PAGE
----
Monkeypox cases drop 21%, reversing month-long increase

This 2003 electron microscope image shows mature, oval-shaped monkeypox virions, left, and spherical immature virions, right, obtained from a sample of human skin associated with the 2003 prairie dog outbreak. /CFP
This 2003 electron microscope image shows mature, oval-shaped monkeypox virions. /CFP

The number of monkeypox cases reported globally dropped by 21 percent in the last week, reversing a month-long trend of rising infections and a possible signal the outbreak in Europe may be starting to decline, according to a World Health Organization report issued Thursday.

The UN health agency reported 5,907 new weekly cases and said two countries, Iran and Indonesia, reported their first cases. To date, more than 45,000 cases have been reported in 98 countries since late April.

WHO said cases in the Americas accounted for 60 percent of cases in the past month, while Europe cases comprised about 38 percent. It said infections in the Americas showed “a continuing steep rise.”

In early July, just weeks before the agency declared the international spread of the disease to be a global emergency, WHO’s Europe director said countries in the region were responsible for 90 percent of all laboratory-confirmed cases of monkeypox.

British health authorities said last week after seeing a decline in the number of new cases getting reported daily that there were “early signs” the country’s monkeypox outbreak was slowing.

The UK’s Health Security Agency downgraded the country’s monkeypox outbreak last month, saying there was no evidence the once rare disease was spreading beyond men who were gay, bisexual or had sex with other men.

Since monkeypox outbreaks in Europe and North America were identified in May, WHO and other health agencies have noted that its spread was almost exclusively in men who have sex with men.

Monkeypox has been endemic in parts of Africa for decades and experts suspect the outbreaks in Europe and North America were triggered after the disease started spreading via sex at two raves in Spain and Belgium.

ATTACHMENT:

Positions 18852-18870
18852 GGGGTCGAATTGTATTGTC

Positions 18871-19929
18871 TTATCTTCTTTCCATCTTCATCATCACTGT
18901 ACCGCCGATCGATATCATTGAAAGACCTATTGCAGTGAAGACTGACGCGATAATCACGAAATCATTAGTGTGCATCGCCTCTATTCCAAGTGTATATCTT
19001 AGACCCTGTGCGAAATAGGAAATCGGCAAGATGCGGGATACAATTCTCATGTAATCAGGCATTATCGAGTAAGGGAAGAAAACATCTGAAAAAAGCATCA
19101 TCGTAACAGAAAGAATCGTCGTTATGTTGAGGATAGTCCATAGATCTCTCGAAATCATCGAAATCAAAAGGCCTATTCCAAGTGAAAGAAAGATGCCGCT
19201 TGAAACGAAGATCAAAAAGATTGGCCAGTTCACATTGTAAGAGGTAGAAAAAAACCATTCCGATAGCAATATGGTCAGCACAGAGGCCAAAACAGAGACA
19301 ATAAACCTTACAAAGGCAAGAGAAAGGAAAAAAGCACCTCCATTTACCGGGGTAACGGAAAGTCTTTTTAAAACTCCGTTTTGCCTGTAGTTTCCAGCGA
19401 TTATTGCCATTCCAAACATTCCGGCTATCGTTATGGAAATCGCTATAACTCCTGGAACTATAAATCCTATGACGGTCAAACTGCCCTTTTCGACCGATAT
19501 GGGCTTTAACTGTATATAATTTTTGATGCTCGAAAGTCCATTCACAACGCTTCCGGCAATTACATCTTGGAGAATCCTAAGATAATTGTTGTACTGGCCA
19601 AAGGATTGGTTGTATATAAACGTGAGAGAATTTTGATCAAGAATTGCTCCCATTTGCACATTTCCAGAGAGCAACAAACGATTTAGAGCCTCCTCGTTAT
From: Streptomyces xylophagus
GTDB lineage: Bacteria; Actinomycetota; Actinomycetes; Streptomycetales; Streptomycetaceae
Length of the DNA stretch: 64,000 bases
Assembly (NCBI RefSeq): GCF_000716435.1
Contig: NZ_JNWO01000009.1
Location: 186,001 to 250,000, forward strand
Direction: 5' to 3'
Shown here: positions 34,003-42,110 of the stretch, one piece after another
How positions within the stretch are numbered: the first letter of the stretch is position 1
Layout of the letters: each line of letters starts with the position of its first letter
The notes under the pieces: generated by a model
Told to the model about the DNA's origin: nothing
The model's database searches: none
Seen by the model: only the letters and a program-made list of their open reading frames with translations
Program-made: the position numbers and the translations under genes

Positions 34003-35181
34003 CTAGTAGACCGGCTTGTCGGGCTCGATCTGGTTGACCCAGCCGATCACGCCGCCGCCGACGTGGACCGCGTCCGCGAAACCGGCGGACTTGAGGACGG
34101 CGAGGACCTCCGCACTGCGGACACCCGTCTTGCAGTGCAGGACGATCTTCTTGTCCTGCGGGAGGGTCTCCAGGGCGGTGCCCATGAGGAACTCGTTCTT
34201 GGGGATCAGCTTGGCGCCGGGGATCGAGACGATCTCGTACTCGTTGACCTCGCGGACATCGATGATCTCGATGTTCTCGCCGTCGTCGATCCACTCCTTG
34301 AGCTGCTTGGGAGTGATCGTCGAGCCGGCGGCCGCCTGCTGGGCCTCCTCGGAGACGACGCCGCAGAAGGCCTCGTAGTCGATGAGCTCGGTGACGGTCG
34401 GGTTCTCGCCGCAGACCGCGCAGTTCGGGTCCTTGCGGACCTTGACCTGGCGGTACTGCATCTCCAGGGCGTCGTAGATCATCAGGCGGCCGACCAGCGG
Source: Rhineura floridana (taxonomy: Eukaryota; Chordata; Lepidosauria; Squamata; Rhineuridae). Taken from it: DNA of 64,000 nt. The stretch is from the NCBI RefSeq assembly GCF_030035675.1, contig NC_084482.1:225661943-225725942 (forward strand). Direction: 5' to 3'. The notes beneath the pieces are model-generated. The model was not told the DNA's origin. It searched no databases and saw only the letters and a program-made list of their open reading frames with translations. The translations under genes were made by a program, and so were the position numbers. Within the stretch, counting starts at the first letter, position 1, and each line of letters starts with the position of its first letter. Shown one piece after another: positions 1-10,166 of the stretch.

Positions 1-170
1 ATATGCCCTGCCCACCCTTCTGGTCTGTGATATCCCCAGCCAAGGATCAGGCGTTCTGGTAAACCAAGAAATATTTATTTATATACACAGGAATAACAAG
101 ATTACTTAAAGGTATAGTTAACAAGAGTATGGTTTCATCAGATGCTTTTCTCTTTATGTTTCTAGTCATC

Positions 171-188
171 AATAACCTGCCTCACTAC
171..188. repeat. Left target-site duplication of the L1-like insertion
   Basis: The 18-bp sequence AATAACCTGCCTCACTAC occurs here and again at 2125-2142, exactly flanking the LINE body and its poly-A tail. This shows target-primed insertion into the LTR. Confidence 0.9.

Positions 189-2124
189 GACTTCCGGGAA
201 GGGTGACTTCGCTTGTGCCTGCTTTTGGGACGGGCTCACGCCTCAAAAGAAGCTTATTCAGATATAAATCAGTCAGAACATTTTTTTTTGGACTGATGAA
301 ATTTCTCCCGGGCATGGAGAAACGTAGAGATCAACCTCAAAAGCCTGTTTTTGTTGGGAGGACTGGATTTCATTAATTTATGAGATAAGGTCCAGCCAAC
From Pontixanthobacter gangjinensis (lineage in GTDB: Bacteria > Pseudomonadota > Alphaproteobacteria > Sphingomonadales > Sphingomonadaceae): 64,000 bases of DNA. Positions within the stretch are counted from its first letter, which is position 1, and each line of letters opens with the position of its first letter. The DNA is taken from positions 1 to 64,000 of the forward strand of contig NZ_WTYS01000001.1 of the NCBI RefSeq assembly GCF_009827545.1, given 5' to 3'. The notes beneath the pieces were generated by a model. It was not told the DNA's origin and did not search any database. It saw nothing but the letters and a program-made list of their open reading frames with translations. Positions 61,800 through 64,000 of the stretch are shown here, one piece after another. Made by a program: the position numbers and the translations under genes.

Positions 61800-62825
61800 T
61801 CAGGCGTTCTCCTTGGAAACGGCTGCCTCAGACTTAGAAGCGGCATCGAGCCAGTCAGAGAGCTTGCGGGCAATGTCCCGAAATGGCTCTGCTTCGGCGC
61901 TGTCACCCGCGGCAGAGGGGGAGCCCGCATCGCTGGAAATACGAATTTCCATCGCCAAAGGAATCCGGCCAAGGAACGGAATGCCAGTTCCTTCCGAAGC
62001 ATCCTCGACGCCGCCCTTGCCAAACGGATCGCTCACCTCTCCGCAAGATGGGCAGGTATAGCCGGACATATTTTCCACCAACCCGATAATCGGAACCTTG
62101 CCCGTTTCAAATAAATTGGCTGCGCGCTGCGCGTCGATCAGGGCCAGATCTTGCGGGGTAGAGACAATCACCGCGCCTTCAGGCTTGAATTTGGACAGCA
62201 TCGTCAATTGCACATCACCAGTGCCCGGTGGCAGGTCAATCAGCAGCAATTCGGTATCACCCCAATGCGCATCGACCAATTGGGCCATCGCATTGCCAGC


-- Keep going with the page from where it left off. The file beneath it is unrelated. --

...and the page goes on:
WHO’s latest report said 98 percent of cases are in men and of those who reported sexual orientation, 96 percent are in men who have sex with men.

“Of all reported types of transmission, a sexual encounter was reported most commonly,” WHO said. “The majority of cases were likely exposed in a party with sexual contacts,” the agency said.

Among the monkeypox cases in which the HIV status of patients was known, 45 percent were infected with HIV.

WHO has recommended that men at high risk of the disease temporarily consider reducing their number of sex partners or refrain from group or anonymous sex.

Monkeypox typically requires skin-to-skin or skin-to-mouth contact with an infected patient’s lesions to spread. People can also become infected through contact with the clothing or bedsheets of someone who has monkeypox lesions.

With globally limited vaccine supplies, authorities in the U.S., Europe and the UK have all begun rationing doses to stretch supplies by up to five times.

WHO has advised countries with vaccines to prioritize immunization for those at high risk of the disease, including gay and bisexual men with multiple sex partners, and for health workers, laboratory staff and outbreak responders.

While Africa has reported the most suspected deaths from monkeypox, the continent has no vaccine supplies apart from a very small stock being tested in a research study in Congo.

“As we know, the situation with monkeypox vaccine access is very topical, but there are not enough doses of vaccines,” Nigeria Center for Disease Control Director-General Ifedayo Adetifa said this week. Potentially, a lot more doses will become available, but because of challenges with manufacturing factories and an unexpected uptick in monkeypox cases, the vaccine may actually not be available until 2023.”